By Hrach Melkumian in Prague and Ruzanna Khachatrian
An Azerbaijani army officer axe-murdered Lieutenant Gurgen Markarian in Budapest last month to avenge the deaths of fellow villagers during the war for Nagorno-Karabakh, according to a leader of Hungary’s Armenian community.
“He has admitted taking his revenge for compatriots killed in his village on February 26, 1993,” Adam Szarkiszjan told RFE/RL, citing information from Hungarian police which are investigating the February 19 brutal killing.
The Azerbaijani authorities say the arrested attacker, Lieutenant Ramil Safarov, is a former resident of the Armenian-occupied Jebrail district south of Karabakh and lost relatives in the war. Jebrail was captured by Karabakh Armenian forces in the summer of 1993 and there were no major military operations in the area during the period mentioned by Szarkiszjian.
February 26 is also the date of the 1992 capture of Karabakh’s Azerbaijani-populated village of Khojaly which resulted in the deaths of hundreds of its civilian residents. Azerbaijan says the massacre was perpetrated by the advancing Armenians, a charge denied by the latter.
In Szarkiszjan’s words, Safarov told the investigators that he had initially planned the killing for February 26 but decided to carry it out a week earlier after Markarian “smiled at him in a kind of suspicious fashion.”
The Armenian officer, buried in Yerevan on Saturday, was hacked to death with an axe and a knife while he slept early in the morning. Budapest police said his head was “practically severed” from his body.
Szarkiszjan further cited Safarov as testifying that he also sought to kill a second Armenian officer who attended an English-language course at Hungary’s main military academy as part of NATO’s Partnership for Peace program. The officer, Captain Hayk Makuchian, confirmed this version of events in a newspaper interview published on Tuesday. Makuchian said his life was saved by his Lithuanian roommate who kept him from opening the door after Safarov started knocking on it.
“Having found my door locked, the Azerbaijani knocked at it for several times and started yelling, ‘Hey Armenian, open up, we are going to slaughter all of you’,” Makuchian told the newspaper “Iravunk” after his return to Yerevan. He said Markarian never locked his door and always ignored his theft warnings saying “Don’t worry, I’m not afraid of anyone.”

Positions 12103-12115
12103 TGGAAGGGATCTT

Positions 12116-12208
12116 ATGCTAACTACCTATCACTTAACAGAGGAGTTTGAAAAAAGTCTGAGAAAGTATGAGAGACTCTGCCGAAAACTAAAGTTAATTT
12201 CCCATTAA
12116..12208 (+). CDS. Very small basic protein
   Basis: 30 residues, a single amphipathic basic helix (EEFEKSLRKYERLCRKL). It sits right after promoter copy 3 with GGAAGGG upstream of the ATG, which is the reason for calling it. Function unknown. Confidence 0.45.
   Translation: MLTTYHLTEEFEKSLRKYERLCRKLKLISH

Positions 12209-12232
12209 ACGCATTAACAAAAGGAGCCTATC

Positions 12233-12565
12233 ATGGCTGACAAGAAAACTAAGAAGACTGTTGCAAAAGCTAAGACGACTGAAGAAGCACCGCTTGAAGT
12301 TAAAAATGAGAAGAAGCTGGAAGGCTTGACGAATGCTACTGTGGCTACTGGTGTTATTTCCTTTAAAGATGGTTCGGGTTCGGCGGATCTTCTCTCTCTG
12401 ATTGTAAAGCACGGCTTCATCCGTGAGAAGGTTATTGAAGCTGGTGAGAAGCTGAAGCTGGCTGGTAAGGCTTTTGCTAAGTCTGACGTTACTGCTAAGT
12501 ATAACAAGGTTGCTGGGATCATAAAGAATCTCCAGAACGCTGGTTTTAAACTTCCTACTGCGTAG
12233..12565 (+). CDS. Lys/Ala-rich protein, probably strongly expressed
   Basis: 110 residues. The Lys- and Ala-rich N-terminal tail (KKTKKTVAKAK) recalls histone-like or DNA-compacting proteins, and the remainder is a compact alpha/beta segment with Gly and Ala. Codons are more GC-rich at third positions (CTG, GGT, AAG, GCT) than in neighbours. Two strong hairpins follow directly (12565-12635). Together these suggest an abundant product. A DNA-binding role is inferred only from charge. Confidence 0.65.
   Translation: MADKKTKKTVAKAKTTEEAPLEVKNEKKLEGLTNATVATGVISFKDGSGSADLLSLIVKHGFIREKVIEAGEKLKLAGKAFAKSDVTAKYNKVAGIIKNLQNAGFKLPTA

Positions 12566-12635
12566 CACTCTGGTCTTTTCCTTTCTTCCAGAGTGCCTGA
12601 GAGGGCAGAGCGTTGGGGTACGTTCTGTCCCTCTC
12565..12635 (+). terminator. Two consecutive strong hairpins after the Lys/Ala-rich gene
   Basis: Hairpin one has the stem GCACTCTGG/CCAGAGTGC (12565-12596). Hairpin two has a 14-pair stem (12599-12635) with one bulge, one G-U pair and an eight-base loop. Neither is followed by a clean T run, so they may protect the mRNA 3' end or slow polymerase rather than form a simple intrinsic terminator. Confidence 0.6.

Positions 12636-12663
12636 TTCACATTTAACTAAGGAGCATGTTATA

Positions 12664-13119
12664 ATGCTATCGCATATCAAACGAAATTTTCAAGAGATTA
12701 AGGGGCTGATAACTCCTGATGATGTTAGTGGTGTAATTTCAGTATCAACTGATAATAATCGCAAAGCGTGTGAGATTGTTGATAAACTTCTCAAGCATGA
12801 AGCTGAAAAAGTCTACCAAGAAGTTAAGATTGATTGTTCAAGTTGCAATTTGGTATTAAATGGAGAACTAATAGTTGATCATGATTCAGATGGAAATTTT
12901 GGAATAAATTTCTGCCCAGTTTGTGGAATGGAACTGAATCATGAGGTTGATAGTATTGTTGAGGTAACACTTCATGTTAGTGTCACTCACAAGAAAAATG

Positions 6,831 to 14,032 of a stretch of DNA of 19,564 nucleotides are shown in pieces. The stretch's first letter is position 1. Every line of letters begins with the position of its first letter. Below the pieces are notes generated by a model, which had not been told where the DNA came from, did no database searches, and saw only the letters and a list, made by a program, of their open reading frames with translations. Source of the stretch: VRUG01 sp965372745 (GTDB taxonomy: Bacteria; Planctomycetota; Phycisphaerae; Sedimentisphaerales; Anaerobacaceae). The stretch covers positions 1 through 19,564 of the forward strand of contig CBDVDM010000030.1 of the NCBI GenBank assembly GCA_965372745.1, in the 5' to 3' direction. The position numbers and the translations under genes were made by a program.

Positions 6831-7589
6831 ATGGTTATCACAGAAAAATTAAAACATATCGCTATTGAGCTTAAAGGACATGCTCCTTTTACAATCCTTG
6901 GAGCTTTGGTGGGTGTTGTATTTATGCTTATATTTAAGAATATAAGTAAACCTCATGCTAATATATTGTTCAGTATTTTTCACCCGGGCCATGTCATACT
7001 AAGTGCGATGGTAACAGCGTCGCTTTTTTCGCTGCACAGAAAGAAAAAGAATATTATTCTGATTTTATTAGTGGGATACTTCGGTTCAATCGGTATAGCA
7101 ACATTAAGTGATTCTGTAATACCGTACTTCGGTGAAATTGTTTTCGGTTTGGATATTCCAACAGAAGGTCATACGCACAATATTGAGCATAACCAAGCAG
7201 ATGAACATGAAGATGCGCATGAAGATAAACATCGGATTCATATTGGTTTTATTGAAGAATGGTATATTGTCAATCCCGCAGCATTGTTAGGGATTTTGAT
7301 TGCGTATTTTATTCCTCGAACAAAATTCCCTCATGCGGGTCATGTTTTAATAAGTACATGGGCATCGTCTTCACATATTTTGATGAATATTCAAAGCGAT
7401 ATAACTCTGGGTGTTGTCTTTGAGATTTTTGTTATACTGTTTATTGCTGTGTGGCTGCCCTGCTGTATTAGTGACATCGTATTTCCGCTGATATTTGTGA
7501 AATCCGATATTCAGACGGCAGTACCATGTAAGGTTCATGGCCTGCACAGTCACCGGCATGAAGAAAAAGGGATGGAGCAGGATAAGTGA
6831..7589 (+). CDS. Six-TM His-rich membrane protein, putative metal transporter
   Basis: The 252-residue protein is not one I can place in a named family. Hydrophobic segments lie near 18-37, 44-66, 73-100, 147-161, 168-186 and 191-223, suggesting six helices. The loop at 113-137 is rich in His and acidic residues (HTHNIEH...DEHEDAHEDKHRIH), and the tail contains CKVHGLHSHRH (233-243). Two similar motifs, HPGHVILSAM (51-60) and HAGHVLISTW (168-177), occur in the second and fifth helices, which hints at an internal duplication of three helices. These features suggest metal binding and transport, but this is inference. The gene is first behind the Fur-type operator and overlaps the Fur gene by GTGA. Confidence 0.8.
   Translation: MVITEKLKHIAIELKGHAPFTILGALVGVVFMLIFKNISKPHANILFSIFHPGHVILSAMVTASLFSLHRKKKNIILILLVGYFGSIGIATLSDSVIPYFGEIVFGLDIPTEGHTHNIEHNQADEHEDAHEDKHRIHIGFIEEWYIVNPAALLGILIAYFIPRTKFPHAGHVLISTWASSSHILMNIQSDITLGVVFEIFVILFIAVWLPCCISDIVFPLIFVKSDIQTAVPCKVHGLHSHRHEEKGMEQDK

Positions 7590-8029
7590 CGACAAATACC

“Gurgen was very strong physically, they could only kill him in his sleep,” the captain added.
The Azerbaijani Foreign Ministry has claimed that Safarov had been goaded into committing the gruesome crime by “insulting statements” repeatedly made by his victim.
Makuchian strongly denied this, saying that he and his murdered comrade had virtually no contact with the two Azerbaijani officers. “The Azerbaijanis were real introverts, they didn’t like socializing.”
Szarkiszjan, the Armenian community leader, said that Makuchian and five other participants of the NATO course have already been questioned by the police and that the case will be forwarded to a Hungarian court later this month. He said he is “100 percent certain” that Safarov will not be repatriated to Azerbaijan after his likely imprisonment.
“There is no way he could be taken back. He must be tried under our law and serve his sentence here.”
In Yerevan, Defense Minister Serzh Sarkisian said the Armenian authorities will continue to try to ensure a “fair investigation” into the case and will hire a lawyer who will represent them at Safarov’s upcoming trial. They hope court sessions will be open to the public, he added.
The Armenian leadership has reacted to the Budapest killing with shock and outrage, describing it as a result of “anti-Armenian hysteria” fanned by Azerbaijan. Official Baku dismissed the outcry with President Ilham Aliev suggesting that it was “a common or garden crime.”